Controlling condensation

Most modern homes are warmer and less well ventilated than in the past, creating the perfect conditions for condensation explains John Lannen of L+L.


Today, many of us are fortunate to live in homes that are warm, dry and comfortable. Through a combination of modern building methods and retrospective home improvement schemes, most houses are almost completely sealed by double glazing, draught proofing, loft and cavity wall insulation. This makes for a cosy home in winter, improving our quality of life, but it also means that our house may be less well ventilated than in days gone by. Excessive moisture can lead to problems with condensation and mould that can damage your décor and cause potential health issues for asthma and allergy sufferers.


Internal condensation

The most common place to find condensation is on the inside face of a windows. It’s the result of excess moisture trapped in the house, created by everyday activities such as boiling a kettle, cooking, washing up, drying laundry, bathing, keeping houseplants and even breathing. In the past, this water vapour would have escaped up the chimney or through door jambs, window joints and other outlets. Whilst we can’t stop many of these activities we can take steps to ensure that the moisture content in our homes stays at a comfortable level.


To minimise condensation you need to remove excess moisture from your home by ventilating it. You can achieve this without causing draughts or making it cold by:


• opening a window in each room just a fraction for some part of every day

• draught proofing internal doors and keeping them closed to prevent moisture migrating from one part of the house to another

• retro fitting inexpensive trickle vents to your window frames especially in problem areas such as bathrooms and kitchens

• installing wall vents and/or extractor fans especially in high humidity areas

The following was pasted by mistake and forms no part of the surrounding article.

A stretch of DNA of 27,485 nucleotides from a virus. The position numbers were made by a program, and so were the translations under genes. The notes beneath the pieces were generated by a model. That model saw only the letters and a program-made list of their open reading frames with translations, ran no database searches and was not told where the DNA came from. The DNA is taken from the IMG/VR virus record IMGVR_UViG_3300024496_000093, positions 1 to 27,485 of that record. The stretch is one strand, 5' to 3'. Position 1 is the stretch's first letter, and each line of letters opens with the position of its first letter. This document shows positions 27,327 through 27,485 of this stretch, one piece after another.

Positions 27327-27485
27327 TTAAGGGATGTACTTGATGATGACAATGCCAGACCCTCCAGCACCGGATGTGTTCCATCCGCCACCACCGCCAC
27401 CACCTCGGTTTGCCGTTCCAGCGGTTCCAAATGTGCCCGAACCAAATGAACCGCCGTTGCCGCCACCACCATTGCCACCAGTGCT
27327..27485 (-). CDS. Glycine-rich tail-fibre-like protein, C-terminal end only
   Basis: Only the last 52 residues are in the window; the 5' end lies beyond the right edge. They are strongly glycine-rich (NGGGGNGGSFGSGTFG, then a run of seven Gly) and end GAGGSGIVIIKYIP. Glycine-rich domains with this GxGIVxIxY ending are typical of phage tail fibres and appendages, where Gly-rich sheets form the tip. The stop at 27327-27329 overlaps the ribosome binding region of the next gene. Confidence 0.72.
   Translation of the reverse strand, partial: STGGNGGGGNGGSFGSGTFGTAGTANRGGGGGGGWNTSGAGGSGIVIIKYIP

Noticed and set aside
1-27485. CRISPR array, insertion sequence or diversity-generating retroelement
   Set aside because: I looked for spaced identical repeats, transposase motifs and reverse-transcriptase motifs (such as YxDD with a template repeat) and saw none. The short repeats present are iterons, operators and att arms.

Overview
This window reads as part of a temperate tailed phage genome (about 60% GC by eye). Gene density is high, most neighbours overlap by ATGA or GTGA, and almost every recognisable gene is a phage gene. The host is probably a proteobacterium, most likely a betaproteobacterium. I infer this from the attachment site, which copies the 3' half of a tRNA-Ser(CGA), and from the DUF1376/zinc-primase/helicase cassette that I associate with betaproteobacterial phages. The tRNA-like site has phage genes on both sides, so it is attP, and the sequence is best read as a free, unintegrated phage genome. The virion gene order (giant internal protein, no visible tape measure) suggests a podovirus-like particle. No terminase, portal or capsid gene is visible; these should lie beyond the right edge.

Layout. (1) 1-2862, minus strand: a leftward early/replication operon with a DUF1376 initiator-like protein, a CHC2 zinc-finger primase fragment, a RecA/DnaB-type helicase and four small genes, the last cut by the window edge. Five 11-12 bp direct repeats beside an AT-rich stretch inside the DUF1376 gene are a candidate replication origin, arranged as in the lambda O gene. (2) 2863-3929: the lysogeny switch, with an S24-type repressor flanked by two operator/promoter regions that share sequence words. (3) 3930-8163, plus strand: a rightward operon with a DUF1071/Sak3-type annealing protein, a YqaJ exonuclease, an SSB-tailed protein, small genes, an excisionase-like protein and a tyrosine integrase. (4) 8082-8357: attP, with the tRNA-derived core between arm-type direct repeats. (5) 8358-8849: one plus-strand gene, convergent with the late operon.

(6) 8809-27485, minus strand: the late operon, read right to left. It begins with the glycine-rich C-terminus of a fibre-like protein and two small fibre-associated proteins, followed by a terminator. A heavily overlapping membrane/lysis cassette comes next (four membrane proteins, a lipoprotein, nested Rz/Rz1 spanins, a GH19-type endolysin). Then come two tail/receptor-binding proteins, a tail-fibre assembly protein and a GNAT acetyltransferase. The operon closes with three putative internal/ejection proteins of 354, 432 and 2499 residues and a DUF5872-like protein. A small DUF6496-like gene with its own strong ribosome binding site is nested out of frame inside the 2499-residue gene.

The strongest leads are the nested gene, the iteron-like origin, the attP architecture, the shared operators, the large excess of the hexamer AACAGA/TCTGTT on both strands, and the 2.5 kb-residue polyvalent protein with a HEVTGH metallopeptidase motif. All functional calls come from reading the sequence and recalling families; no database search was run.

• slightly increasing the air temperature inside the house

• keeping some form of low level background heating on in cold weather

• ensuring permanent ventilation of all rooms where gas or oil heaters are used

• fixing a hood over your cooker to remove steam when cooking

• situating radiators under windows wherever possible

• positioning heavy curtains 15- 20cm away from windowpanes and ensuring adequate circulation around the fabric top and bottom

• using an air conditioning unit or dehumidifier.


Condensation between sealed units

Sealed double glazing units are made with a spacer bar, glued and sealed to two panes of glass. The spacer itself is filled with desiccant to dry any moisture in the cavity at the time of manufacture. If the unit has been poorly made, the sealant was inadequate or the desiccant of low quality, moist air will be able to penetrate the seal and, under certain conditions, form misting inside the unit. It’s simply a product failure. A blown sealed unit is easy and inexpensive to replace.


External condensation

The evolution of highly efficient double glazed units that incorporate low emissivity glass and argon filled cavities has inadvertently created a third area where condensation can form. On cold, dewy mornings misting may be seen on the outer pane of your windows. It happens because modern sealed units allow hardly any heat to escape so the external pane of glass remains cold and moist air condensates. This means visibility is temporarily impaired first thing but it has no lasting effects. If the mist bothers you it can be removed using a wiper blade but most people leave it to evaporate as the day warms up. We appreciate it’s less than ideal and as an industry we’re working on the issue. In the meantime, try to view it as evidence that your double glazing is energy efficient - performing well to keep you warm and your heating bills low.


As a family company, L+L believes in delivering high quality products and impeccable service at an affordable price. For advice on condensation or any glazing issue please pop into our showroom at Red Lane, Tewkesbury GL20 5BQ, call 01684 295038 to book a free home survey or visit our website.




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